Waterfall’s main character Noppon is surrounded by half a dozen female performers, and two of the most prominent are actors J. Elaine Marcos, who plays Nuan, and Lisa Helmi Johanson, who plays Kumiko.
Both characters are integral to the broad palette of Waterfall’s story. Nuan is a Thai servant to the Thai Ambassador to the United States, Chao Khun, during the 1930’s, and Kumiko is a Japanese-American woman who overcomes discrimination to become an entrepreneur.
Both Marcos and Johanson are excited to be part of the 5th Avenue Theatre‘s Waterfall ensemble. “When I heard Waterfall was the new Maltby/Shire musical,” said Marcos, “I thought, ‘Who wouldn’t want to collaborate with a creative team like that?’”
Johanson was likewise initially interested in the creative team. “That’s really all that it took to get me on board and I’ve been gratefully enjoying the ride!” she said.
While Marcos is Filipino-Canadian, rather than Thai like her character Nuan, she feels other connections to Nuan’s position in society. “She is traditional, proud, and very good at serving her Master although she is very reluctant about the modern changes that are happening in society,” Marcos said. “I can relate to trying to adapt to new ways of doing things.”
Primarily a specialist in comedy, Marcos sees the role of Nuan as an opportunity to deepen her experience as a performer. “When I read the part of Nuan, I thought I would be able to bring to life the humor of that character,” she said, “and at the same time stretch myself as an actor to also show my ‘dramatic’ side, which I haven’t had a chance to do yet.”
During this new exploration, Marcos engaged in extensive creative experimentation. “During the rehearsal process in New York and Pasadena, the way I played Nuan changed daily,” she said. “I am sure I made the creative staff wonder, ‘will she ever find the [expletive] character?’”
But Marcos didn’t let fear impede her. “I pretty much used all six weeks to discover how to say simple lines like, ‘I see,’” she said. “It wasn’t until our first performance in front of an audience that I figured it out.”
Marcos believes that the performer-audience interaction is key. “I had explored all these ways to play Nuan, but since the audience was the last piece to the live-theatre-puzzle, they informed me which choice was the strongest,” she said.
This experience brought her back to her root motivation as a performer. “It made me realize again why I love live theatre,” Marcos said. “I love the interaction with the audience, hearing them laugh or clap, or just having the feeling that they are with you, even without them making a sound.”
Lisa Helmi Johanson, playing Kumiko, also found Waterfall to be a good developmental project. “The role of Kumiko has actually changed a bit from the previous production that we did at the Pasadena Playhouse just a couple of months ago, but I think that they are changes that help to more specifically define her character,” Johanson said. “While I loved the work that I got to do in the previous run, I’m even more excited at the beginning of this process here at the 5th Avenue Theatre because the changes that have been made add layers of depth to Kumiko, which is a delightful thing for any actor.”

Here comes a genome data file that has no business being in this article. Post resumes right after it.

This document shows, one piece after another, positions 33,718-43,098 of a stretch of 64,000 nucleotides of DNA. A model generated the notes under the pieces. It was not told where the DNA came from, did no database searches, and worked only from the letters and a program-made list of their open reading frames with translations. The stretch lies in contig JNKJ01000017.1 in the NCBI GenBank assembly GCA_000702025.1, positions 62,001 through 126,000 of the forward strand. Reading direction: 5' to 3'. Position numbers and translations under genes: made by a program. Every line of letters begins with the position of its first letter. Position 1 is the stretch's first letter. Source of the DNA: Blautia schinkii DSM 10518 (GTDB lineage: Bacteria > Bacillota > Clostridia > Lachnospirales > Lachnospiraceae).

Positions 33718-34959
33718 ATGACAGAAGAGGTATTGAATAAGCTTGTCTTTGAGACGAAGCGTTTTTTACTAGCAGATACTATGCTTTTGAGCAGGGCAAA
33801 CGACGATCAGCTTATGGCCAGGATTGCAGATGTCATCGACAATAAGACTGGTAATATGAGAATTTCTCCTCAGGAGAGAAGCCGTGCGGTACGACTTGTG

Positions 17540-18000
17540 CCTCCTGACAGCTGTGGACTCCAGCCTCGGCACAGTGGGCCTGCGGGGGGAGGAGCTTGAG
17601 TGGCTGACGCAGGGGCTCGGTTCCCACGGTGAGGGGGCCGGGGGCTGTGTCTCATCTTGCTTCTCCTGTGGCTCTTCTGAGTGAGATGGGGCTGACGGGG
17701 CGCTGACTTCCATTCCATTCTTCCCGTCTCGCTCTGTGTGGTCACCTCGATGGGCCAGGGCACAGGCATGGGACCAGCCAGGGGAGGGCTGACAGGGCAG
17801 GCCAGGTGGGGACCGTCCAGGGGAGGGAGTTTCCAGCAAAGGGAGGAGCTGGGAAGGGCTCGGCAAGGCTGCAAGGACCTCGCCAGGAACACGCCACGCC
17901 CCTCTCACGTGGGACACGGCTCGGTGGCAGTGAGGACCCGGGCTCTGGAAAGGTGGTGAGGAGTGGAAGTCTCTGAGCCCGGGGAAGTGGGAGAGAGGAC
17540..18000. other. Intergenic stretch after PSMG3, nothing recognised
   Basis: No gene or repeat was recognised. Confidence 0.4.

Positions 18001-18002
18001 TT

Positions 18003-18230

Johanson, who grew up in Northern Virginia outside of Washington D.C., describes the changes in Kumiko as being almost like night and day. “She went from being a sassy student who loves American dance and music to a conniving entrepreneur who owns a dance club almost Prohibition-style in the basement of an empty warehouse and takes risks in her own little fight for freedom,” Johanson said.
But at heart, it is Kumiko’s strength that Johanson finds compelling. “Kumiko has a heart of gold,” she said. “I think that it’s from her pain of not being accepted in either America or Japan that she wants to provide an outlet for others who may be constrained or oppressed in their own way.”
But for Johanson, Waterfall is not just a compendium of various strong characters. “It’s an important show to be done for Asian Americans because, while it does have certain plot points that deal with ethnically specific parts of history, it’s also about Asians dealing with problems that humans universally struggle with,” she said.
She believes the commonality of human experience is often given short shrift. “Sadly, that’s something that is generally lacking in mainstream media,” she said. “People of different races can have problems that don’t involve their race. It seems obvious but is somehow not said in mainstream media.”
Johanson hopes that Waterfall can add this perspective that she finds lacking elsewhere. “I relish the opportunity to contribute to a story that is about a beautifully true but forbidden love,” she said, “and the discovery of growing into the person you’re meant to be through the cultivation of experience.”
Waterfall runs from October 1 to 25, at the 5th Avenue Theatre, 1308 Fifth Avenue, Seattle. For more information, visit www.5thavenue.org/show/waterfall.
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